SHELBY — Residents from Mound Bayou are fighting to keep their high school open as district officials move forward with consolidation plans.

In January, the North Bolivar Consolidated School District board voted 3-2 to close John F. Kennedy Memorial High School in Mound Bayou and Shelby School, the middle school in Shelby.

The decision was met with a public outcry from Mound Bayou citizens, who said that closing JFK would wipe away a significant aspect of the town’s storied history.

They’ve since been circulating a petition in Mound Bayou and Shelby to advocate against closing the schools. They’ve also hired attorney Debra Giles, and are expecting to pursue legal action. Giles could not be reached for comment.

“From the JFK side, it’s been utter dismay. We’ve tried to see how some people in the Shelby community feel because they have tradition and heritage too, which will cease to grow,” said Gil Thompson. Thompson is the chairman of JFK United, a group formed to advocate for keeping the Mound Bayou high school open.

Superintendent Maurice Smith cited declining funds, certified teachers and dipping enrollment for why the schools needed to close.

Under the new plan, all seventh through twelfth graders will go to the high school in Shelby, while sixth graders and below will either go to Brooks Elementary in Duncan or I.T. Montgomery in Mound Bayou. Smith said the Shelby location was chosen for the high school because it has more space available.

On Monday night, plans to open the new consolidated high school moved forward, when the school board voted to approve a new name, mascot and colors for the school.

Students voted to re-name the high school North Side High School. The colors will be blue and orange and the mascot will be an alligator.

“It was very stressful for those young men and young ladies, but they did address the issue in an appropriate manner,” Smith said at the school board meeting.

The following evening, people from Mound Bayou met at a church in Shelby to discuss next steps.

They expressed frustration at the school board’s lack of effort to solicit community input before making a decision as well as frustration toward the state for forcing Mound Bayou school district to merge with North Bolivar school district years ago.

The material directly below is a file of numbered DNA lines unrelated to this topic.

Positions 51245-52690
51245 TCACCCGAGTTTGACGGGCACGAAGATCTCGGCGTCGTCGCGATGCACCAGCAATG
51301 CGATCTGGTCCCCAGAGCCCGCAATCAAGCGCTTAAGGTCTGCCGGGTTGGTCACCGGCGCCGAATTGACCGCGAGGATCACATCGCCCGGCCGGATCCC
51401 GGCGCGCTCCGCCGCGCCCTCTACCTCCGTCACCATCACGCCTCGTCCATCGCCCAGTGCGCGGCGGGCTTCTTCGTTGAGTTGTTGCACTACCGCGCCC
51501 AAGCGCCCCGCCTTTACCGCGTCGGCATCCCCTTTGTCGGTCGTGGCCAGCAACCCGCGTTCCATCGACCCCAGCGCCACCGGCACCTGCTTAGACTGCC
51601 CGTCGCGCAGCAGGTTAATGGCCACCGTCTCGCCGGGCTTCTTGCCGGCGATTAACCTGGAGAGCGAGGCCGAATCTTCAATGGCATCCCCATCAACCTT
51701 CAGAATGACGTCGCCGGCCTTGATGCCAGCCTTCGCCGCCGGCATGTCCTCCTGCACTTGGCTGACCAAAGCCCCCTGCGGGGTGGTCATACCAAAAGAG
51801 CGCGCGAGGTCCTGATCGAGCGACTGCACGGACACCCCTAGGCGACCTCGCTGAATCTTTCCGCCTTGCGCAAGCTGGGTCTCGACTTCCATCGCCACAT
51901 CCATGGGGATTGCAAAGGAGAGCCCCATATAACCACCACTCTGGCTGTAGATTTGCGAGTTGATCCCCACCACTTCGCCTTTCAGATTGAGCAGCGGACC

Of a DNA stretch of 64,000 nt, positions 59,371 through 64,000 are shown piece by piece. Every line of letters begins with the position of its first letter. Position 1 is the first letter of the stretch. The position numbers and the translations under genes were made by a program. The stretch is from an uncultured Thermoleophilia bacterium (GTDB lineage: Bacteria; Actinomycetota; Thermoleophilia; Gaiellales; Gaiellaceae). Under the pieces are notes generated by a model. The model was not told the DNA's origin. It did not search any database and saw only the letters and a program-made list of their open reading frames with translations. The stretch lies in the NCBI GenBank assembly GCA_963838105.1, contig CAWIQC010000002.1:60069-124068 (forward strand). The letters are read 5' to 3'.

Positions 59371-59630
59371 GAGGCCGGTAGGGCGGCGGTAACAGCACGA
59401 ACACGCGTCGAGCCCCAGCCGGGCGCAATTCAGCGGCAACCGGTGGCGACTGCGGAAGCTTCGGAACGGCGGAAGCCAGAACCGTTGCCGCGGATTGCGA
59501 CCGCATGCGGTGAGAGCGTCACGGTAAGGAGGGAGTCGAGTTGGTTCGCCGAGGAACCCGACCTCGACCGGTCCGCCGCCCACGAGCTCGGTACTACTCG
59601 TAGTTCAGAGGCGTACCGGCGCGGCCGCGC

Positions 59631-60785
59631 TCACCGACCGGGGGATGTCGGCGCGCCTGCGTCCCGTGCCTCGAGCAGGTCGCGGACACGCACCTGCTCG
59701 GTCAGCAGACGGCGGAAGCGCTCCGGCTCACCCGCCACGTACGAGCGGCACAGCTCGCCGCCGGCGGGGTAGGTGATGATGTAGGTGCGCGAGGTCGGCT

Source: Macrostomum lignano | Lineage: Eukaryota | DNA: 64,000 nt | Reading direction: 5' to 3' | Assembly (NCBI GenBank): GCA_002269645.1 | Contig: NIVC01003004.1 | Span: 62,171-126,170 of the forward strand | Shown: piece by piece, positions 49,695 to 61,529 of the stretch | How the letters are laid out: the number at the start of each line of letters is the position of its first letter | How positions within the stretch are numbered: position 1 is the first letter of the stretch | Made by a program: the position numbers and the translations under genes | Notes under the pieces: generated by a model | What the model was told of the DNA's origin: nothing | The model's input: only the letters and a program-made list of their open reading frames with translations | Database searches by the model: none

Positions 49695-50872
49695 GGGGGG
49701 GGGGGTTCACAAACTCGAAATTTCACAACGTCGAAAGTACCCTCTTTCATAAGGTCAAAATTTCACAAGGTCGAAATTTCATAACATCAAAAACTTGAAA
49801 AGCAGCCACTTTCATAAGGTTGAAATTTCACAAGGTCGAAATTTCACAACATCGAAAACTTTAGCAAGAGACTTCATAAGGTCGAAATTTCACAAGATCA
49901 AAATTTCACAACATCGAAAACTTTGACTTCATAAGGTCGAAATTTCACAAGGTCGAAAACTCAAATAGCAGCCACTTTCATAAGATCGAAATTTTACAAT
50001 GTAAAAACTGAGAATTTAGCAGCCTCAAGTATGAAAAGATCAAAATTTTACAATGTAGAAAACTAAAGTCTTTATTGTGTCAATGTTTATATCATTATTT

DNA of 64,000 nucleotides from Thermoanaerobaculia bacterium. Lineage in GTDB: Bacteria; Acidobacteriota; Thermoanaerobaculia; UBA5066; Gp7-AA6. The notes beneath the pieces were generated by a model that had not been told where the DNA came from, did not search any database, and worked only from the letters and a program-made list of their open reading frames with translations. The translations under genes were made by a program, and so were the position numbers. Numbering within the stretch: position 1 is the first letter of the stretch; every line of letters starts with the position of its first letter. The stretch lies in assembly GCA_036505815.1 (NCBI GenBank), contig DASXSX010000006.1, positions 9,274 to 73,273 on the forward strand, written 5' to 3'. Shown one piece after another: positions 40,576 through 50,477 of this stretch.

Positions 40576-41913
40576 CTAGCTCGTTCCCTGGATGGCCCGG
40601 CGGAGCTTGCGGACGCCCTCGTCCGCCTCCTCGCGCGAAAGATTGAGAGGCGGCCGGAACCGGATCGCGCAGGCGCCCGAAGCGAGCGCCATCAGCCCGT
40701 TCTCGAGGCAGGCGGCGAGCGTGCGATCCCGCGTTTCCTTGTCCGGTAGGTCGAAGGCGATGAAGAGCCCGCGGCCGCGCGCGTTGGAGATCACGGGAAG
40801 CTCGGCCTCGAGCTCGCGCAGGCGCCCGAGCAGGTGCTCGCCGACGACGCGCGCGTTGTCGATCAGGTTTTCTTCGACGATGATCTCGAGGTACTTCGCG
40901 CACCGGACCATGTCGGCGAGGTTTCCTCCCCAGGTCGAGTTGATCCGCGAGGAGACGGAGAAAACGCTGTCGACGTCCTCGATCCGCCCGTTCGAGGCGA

Before a bill passed in 2012 to consolidate several Delta school districts for cost saving purposes, Mound Bayou was its own district. At the time of the bill’s passing, a Mississippi Business Journal analysis found it was one of the state’s most financially sound districts. It was also the only school district in Bolivar County rated “successful” by the state. Since consolidating districts, Shelby residents have taken control of the board and now outnumber Mound Bayou residents 3-2.

“The state legislature made it law to consolidate, but you destabilized a stable school district. So now instead of one stable school district and one unstable you now have two unstable school districts. The state of Mississippi should have to answer for that,” Thompson said.

Creative Commons License

Republish our articles for free, online or in print, under a Creative Commons license.

Take our 2023 reader survey

Kelsey Davis Betz is from Mobile, Ala., and currently lives in Cleveland, where she worked as a Mississippi Delta-based reporter covering education and intersecting issues. Kelsey has a dual degree in journalism and Spanish from Auburn University and worked as an editorial intern at Texas Monthly and a courts reporter at the Montgomery Advertiser. She is a 2018 Educating Children in Mississippi Fellow at the Hechinger Report and is a co-founder of the Mississippi Delta Public Newsroom.